Because of their solitary nature, elegant appearance and vibrant colour varieties, betta fish are an incredibly popular choice for the inexperienced aquarist. Although betta fish are fairly low-maintenance when compared to other varieties, many novices make the mistake of assuming they can thrive in just about any condition. Because they are almost always kept alone, it’s true that most betta fish will be more than fine with a smaller tank.
A solitary fish is also going to produce far less waste than a well-stocked aquarium, so a modest filtration system is also usually more than sufficient for your needs. However, one area you will need to focus is maintaining a suitable pH level. For novices, this can be daunting. Our guide has all the information you’ll need to ensure pH levels are properly maintained with little fuss.
Suitable pH Levels for Betta Fish
When it comes to pH levels for betta fish, you should be aiming for neutrality. In fact, a pH level of 7.0 is the ideal. That being said, betta fish are fairly resilient creatures. They should do well in water with slightly lower pH levels, with most varieties able to handle somewhat more acidic conditions. However, the same does not apply in reverse. Betta fish will not cope well if the pH level swings toward the alkaline side of the spectrum.
Although a neutral pH level is ideal, you should ultimately aim to preserve the pH level present after establishing your tank. Even if you start out with slightly more acidic tank conditions, your betta fish is more likely to benefit from these levels being preserved over time than if you were to constantly attempt to adjust levels to achieve absolute neutrality.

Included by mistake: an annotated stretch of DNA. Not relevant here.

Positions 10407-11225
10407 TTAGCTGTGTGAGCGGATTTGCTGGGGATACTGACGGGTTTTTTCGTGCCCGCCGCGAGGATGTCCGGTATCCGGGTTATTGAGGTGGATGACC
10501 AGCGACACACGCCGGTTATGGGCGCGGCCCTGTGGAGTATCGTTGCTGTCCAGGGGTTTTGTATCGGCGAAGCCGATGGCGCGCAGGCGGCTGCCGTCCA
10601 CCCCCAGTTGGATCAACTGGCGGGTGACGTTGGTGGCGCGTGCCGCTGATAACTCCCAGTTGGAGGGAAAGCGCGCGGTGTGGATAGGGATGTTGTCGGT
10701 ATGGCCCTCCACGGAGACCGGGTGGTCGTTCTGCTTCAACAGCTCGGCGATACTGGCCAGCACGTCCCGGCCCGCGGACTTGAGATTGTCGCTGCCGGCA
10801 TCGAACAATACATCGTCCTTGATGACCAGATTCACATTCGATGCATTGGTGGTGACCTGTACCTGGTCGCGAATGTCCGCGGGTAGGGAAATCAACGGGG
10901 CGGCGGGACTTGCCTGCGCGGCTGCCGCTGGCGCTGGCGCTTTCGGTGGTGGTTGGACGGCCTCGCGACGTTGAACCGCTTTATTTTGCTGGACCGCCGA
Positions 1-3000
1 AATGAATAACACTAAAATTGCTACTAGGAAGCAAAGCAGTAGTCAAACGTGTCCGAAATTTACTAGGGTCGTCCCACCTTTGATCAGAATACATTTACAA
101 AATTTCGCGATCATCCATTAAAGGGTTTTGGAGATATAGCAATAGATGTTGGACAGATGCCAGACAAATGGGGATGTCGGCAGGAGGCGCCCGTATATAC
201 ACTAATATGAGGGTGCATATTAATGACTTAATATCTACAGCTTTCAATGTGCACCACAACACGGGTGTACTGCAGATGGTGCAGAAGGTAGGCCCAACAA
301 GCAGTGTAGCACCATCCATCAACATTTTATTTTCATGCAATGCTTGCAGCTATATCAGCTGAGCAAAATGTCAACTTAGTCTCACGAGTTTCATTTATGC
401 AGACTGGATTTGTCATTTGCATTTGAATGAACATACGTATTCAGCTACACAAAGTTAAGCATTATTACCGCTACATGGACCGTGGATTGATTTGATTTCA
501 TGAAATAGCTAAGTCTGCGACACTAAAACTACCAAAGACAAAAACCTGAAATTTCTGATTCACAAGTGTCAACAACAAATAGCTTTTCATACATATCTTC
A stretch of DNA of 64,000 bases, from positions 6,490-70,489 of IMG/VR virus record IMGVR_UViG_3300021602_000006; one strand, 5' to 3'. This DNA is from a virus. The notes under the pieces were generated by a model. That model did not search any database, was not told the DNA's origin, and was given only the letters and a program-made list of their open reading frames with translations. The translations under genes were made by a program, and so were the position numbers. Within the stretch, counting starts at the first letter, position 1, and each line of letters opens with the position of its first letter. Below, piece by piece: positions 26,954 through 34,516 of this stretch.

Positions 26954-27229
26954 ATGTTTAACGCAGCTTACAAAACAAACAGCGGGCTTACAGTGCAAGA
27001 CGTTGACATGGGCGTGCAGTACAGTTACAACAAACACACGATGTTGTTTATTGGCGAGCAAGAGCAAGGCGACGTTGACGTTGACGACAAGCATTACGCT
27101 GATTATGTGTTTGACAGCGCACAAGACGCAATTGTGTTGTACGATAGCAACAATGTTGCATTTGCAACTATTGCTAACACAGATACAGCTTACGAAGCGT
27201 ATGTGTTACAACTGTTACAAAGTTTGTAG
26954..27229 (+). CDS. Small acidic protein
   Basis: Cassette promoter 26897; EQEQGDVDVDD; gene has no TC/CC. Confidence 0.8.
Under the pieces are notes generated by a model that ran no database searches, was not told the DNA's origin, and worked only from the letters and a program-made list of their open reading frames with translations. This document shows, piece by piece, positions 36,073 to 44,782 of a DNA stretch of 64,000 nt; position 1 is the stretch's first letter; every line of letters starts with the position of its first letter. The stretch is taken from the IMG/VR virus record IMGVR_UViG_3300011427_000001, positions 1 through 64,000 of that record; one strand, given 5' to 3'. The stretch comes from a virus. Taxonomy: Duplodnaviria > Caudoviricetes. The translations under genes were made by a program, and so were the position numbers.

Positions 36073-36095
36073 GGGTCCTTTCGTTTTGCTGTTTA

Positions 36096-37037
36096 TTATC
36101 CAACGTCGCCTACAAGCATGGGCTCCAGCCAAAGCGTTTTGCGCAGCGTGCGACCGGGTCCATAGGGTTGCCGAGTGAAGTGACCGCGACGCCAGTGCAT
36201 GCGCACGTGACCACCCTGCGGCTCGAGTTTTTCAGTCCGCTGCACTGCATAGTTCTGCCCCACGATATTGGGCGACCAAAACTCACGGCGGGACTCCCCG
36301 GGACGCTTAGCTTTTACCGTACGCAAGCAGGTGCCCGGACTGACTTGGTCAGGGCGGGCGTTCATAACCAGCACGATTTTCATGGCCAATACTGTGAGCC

How pH Levels Affect Betta Fish
If your tank is suffering from low pH levels, you’ll quickly know about it. One of the easiest ways to identify an issue with pH levels is to physically inspect your fish for any new lesions or burns on their skin and scales. If the water in your tank is becoming too acidic, these burn marks will quickly become apparent. As soon as you spot such issues, you should carry out a detailed analysis of the pH levels in your tank.
Swimming behaviour can also be affected by abnormal pH levels. If levels are too acidic, you may notice more frantic swimming behaviour. If the acidity of the water has caused injury to the gills of your betta fish, you may also notice your pets displaying gasping behaviour. Such behaviour isn’t always an indicator of low pH levels, however. Sometimes, this activity can be the result of a high concentration of harmful toxins in tank water, or an indicator of more serious disease.
High pH levels can also be a serious issue in betta fish tanks. Substantial algae growth is a telltale sign that tank water is suffering from a high pH level issue. Although abundant algae isn’t going to immediately cause your fish too much of an issue, it will limit your viewing possibilities. An alkaline tank environment can also encourage the development of diseases in betta fish.
Generally speaking, betta fish kept in tanks with high pH levels suffer from compromised immune systems and will more easily fall prey to potentially lethal diseases. Although you should always avoid maintaining alkaline conditions in a betta tank, if you do encounter an unavoidable situation with such levels, you’ll have to work doubly hard when it comes to inspecting your fish for signs of disease and injury.
Commit to Regular Testing
The best way to preserve healthy pH levels for your betta fish to invest in reliable testing equipment. Water testing kits are arguably the most effective solution for assessing pH levels. These kits are fairly accurate and provide reliable readings, although they only offer a limited testing range. Therefore, if your tank water is considerably acidic of alkaline, these tests won’t give you an idea of how serious the issue is.
Testing strips are another option. These are very affordable and easy to use, but they’re not the most reliable when it comes to accurate readings. A far more reliable option is a digital testing kit. These devices are simply dipped into a sample of tank water and provide you with almost instant readings. The great thing about digital testing devices is that they offer accurate readings across the entire pH range.